This weekend, on Shabbat and Sunday, we will celebrate Rosh Hashanah, the Jewish new year.
In these days of COVID-19, we will celebrate somewhat differently than usual. We will gather with our families, but perhaps with fewer members of our extended family. Many synagogues and temples are having services with special arrangements to insure everyone can be safely distanced from each other. Many people will participate in virtual services online, or conduct their own services at home.
These ways of conducting our Rosh Hashanah celebrations seem odd, and are very new.
But then, perhaps the celebration of the NEW year might be a good time to try something new.
The rabbis of the Talmud taught that many new things occurred on Rosh Hashanah: God created Adam and Eve; both Abraham and Jacob were born; God commanded that three women who had been longing for children but were unable to have them would, indeed, have children – Sarah, Rachel and Hannah (whose son became the prophet Samuel); Joseph was released from prison in Egypt; and the enslaved Children of Israel stopped their work for the Egyptian masters. (Rosh Hashanah 10b-11a)
As you see, we have a history of new things for Rosh Hashanah. The things we will do on Rosh Hashanah that are different this year give us a chance to compare how we have celebrated the new year in the past. Perhaps these will give you an idea for other changes.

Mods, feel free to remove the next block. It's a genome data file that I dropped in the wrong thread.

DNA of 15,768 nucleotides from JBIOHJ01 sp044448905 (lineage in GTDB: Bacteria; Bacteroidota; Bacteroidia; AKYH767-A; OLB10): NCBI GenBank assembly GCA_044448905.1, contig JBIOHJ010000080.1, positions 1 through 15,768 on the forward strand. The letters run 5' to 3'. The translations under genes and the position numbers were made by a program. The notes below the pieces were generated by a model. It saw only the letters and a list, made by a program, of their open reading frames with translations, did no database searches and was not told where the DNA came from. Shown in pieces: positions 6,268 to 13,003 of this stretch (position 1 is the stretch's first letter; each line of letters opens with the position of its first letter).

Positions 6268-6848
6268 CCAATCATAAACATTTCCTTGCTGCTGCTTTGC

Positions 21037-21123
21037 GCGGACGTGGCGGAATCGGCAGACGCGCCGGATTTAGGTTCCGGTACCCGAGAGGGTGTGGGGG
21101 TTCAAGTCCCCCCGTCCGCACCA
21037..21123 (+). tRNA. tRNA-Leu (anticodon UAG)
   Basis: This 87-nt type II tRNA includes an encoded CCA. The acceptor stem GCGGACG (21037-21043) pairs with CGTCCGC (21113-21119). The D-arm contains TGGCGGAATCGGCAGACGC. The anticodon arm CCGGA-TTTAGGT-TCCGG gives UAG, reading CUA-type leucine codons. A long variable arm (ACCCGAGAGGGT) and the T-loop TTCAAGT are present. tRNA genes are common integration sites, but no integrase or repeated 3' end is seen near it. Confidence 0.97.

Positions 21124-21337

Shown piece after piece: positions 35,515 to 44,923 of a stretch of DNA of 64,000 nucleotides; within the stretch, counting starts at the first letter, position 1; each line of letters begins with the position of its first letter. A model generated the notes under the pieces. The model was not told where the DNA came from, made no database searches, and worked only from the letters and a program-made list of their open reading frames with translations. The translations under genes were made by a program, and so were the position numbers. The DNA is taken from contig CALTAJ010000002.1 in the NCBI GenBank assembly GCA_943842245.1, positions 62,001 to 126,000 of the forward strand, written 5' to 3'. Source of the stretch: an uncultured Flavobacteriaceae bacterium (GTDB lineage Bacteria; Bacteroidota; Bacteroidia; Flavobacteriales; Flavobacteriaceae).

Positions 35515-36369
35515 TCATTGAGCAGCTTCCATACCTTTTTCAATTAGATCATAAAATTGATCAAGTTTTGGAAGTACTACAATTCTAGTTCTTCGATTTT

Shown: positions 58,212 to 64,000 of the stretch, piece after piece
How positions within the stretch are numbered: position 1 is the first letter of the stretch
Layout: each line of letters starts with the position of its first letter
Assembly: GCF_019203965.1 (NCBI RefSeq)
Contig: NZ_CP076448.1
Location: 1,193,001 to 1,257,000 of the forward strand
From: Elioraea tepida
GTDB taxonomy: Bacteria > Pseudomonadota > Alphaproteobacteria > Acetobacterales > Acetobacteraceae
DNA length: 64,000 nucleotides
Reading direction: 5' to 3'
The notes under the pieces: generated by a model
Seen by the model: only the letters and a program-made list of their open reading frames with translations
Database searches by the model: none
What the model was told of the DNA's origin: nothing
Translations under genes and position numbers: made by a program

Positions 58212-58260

Did you miss not being with your cousins at lunch after services? Make a plan to get together when all the social distancing is over.
Did you remember the elderly man at temple who gives you candy for a sweet year, but who did not come because he has health issues? Give him a call.
Think about the year between last Rosh Hashanah and this one. Were there things that bothered you – perhaps the way you were treated, or the way you treated someone? Is there something you would like to change about that relationship?
Rosh Hashanah is a time to remember things in our life can be new – they can be different. Be Prepared to see things in a new way, and to change to make things better for yourself and others.
Shabbat shalom and Shanah Tovah! Happy New Year!
(The discussion of new things that occurred on Rosh Hashanah is from Rabbi Nosson Scherman’s “Overview” in the Artscroll Machzor – Rosh Hashanah.)